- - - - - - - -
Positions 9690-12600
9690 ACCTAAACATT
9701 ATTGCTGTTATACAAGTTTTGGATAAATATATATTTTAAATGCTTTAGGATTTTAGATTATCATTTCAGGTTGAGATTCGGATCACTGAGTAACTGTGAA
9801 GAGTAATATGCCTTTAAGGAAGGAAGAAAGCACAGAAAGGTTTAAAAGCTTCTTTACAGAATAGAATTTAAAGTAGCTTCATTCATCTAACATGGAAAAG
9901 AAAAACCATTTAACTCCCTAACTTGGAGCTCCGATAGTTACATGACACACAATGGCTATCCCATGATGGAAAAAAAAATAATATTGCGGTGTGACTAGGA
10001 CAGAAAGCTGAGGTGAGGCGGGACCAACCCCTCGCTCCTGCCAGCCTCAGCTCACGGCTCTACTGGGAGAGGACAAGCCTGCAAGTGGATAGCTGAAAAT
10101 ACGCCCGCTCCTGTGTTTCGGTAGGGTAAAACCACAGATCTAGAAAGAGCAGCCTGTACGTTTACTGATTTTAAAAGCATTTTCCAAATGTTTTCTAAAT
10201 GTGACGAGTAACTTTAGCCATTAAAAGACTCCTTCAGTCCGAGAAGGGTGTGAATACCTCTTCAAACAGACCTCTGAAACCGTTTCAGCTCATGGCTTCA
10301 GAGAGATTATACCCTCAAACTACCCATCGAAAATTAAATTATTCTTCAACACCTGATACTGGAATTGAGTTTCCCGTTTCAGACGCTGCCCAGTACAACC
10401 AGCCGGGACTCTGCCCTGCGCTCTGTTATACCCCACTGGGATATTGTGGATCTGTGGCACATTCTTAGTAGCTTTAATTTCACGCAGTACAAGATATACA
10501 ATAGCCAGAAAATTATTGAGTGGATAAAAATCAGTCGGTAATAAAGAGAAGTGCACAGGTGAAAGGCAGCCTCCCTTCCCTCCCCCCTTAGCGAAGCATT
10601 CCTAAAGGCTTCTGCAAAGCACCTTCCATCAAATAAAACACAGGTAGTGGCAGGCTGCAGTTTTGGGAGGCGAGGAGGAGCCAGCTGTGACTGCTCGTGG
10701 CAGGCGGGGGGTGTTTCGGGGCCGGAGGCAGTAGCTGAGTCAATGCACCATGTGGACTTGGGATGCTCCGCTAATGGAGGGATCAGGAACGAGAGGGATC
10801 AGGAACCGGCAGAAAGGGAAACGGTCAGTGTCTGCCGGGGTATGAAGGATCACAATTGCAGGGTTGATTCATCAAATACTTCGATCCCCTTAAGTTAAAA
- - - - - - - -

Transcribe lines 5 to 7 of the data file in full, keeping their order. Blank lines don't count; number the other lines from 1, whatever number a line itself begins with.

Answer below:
9901 AAAAACCATTTAACTCCCTAACTTGGAGCTCCGATAGTTACATGACACACAATGGCTATCCCATGATGGAAAAAAAAATAATATTGCGGTGTGACTAGGA
10001 CAGAAAGCTGAGGTGAGGCGGGACCAACCCCTCGCTCCTGCCAGCCTCAGCTCACGGCTCTACTGGGAGAGGACAAGCCTGCAAGTGGATAGCTGAAAAT
10101 ACGCCCGCTCCTGTGTTTCGGTAGGGTAAAACCACAGATCTAGAAAGAGCAGCCTGTACGTTTACTGATTTTAAAAGCATTTTCCAAATGTTTTCTAAAT